Cristian Javier, Houston Astros

DraftKings ADP: 50.4 (P19)

I’m all-in on Javier in any format, yet he might have his most value in Best Ball. Why? Well, the only reasonable critique I can see when it comes to the RHP’s stunning 2022 campaign is volume. Javier appeared in 30 games for the Astros in the regular season, but he started just 25 times, which means he finished the year with 148.2 innings to his name. That’s after starting nine times in 2021 and registering a then career-high 101.1 innings. You see where I’m going with this. Generally speaking, to be a Top 10 talent at the position, you need an asset to be able to throw 180.0 frames. Javier’s never done that and, inevitably, there’s risk in the unknown — though that risk is mitigated in Best Ball.

However, there were reasons outside Javier’s control for his innings cap last season. The truth of the matter is Houston simply had an embarrassment of riches in its rotation, which meant Javier didn’t have to fully transition from the bullpen to a starter’s role till mid-May. In 2023, there’s no more Justin Verlander and Lance McCullers Jr. is already set to start April on the IL. The plan is going to be giving Javier all the innings he can handle, which makes sense after even the quickest glance at his stats from 2022. Javier managed a 33.2% strikeout rate. The exact same rate as Shohei Ohtani. Javier owned the lowest opponent expected batting average of any qualified starter (.168) and he backed that up with a .244 opponent expected wOBA that was the second-best mark in baseball. He’s on the verge of making “The Leap” this season, and I want to be along for the ride.

Jesus Luzardo, Miami Marlins

DraftKings ADP: 125.8 (P45)

You almost have to think of Best Ball in the same vein you think of DFS. While there’s certainly value in an asset that’s almost assuredly going to take the ball every five days and consistently provide you 18.0 DKFP, you’ll only be accruing points from your three best pitchers each week. Considering most teams will likely consist of 7-9 pitchers, you want at least a few of those arms to be all about upside. Enter Luzardo.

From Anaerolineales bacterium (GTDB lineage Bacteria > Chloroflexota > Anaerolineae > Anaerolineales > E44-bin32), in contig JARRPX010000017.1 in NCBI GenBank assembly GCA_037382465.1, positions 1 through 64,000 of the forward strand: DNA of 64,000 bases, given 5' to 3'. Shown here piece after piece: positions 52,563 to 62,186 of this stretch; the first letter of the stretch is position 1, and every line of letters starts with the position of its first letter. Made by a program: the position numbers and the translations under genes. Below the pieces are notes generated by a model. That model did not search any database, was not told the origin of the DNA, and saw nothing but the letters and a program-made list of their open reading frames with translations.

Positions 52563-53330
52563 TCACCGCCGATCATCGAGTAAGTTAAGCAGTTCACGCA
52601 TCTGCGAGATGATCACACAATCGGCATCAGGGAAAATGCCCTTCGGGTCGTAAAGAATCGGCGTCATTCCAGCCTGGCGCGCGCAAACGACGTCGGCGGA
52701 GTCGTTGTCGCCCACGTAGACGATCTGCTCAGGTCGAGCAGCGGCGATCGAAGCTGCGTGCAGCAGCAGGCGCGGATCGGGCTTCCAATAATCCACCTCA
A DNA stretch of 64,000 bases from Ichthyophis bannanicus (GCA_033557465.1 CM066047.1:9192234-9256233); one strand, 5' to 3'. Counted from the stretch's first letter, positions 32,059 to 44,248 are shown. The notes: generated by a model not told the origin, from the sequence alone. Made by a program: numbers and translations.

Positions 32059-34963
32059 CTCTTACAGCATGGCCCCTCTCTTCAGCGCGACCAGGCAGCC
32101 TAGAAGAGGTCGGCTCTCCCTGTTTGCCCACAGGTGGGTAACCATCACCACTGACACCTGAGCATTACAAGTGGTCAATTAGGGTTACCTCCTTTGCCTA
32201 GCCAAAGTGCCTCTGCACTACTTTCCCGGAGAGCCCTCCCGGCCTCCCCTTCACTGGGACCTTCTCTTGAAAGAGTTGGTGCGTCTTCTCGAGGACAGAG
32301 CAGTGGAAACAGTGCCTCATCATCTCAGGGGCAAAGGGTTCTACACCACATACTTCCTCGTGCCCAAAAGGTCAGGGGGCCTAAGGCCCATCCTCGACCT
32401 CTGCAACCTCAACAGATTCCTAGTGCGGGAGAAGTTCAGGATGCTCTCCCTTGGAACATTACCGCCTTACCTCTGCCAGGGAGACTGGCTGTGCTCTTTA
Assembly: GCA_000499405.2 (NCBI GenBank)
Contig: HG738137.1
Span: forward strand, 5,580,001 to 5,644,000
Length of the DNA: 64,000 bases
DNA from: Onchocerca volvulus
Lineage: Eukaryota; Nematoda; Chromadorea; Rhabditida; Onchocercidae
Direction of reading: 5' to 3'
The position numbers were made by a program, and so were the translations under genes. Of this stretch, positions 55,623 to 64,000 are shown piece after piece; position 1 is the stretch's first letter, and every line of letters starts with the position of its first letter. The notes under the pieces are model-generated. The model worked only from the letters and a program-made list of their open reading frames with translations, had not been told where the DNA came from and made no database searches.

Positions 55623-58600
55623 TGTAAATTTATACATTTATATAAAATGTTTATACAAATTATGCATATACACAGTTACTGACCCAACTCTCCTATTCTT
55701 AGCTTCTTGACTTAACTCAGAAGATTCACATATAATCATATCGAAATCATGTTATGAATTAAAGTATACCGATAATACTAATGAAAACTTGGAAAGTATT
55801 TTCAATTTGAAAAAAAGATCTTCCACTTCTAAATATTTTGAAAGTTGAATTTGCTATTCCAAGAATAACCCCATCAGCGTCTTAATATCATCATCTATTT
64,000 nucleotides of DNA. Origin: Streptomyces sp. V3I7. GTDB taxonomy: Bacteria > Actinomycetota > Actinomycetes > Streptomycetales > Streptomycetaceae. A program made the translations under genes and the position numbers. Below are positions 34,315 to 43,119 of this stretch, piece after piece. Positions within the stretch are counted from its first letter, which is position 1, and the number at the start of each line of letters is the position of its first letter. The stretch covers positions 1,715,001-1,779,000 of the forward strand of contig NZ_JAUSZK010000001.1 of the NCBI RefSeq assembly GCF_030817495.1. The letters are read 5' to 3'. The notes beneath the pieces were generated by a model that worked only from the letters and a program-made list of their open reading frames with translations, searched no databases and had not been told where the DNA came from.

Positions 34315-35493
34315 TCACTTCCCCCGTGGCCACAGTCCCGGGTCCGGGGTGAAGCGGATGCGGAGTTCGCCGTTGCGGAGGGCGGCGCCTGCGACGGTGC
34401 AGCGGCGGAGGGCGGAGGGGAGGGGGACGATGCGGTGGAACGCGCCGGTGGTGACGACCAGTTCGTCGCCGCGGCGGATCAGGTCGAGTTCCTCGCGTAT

Once a top prospect in the Athletics’ system, Luzardo has battled injuries throughout his four seasons in the MLB. To that point, while Luzardo did set or match career-bests in starts and innings pitched in 2022, those figures were only 18 and 100.1, respectively. Much like Javier, there is warranted concern as to whether or not the left-hander can reach 30 outings in a single campaign. Still, when he was on the mound last year, he was absolutely electric. Thanks to 86th percentile fastball velocity and an 88th percentile whiff rate, Luzardo registered a 30.0% strikeout rate and a 3.39 xERA. Projecting ahead, Luzardo also gets to call the spacious loanDepot Park home in 2023, while he and the rest of the Marlins’ rotation should benefit from the league’s new flattened schedule, with fewer games against the Phillies, Braves and Mets. You can’t draft an entire team of Luzardos, but the 25-year-old should be extremely useful in this format.

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I am a promoter at DraftKings and am also an avid fan and user (my username is theglt13) and may sometimes play on my personal account in the games that I offer advice on. Although I have expressed my personal view on the games and strategies above, they do not necessarily reflect the view(s) of DraftKings and do not constitute a representation that any particular strategy will guarantee success. All customers should use their own skill and judgment in building lineups. I may also deploy different players and strategies than what I recommend above. I am not an employee of DraftKings and do not have access to any non-public information.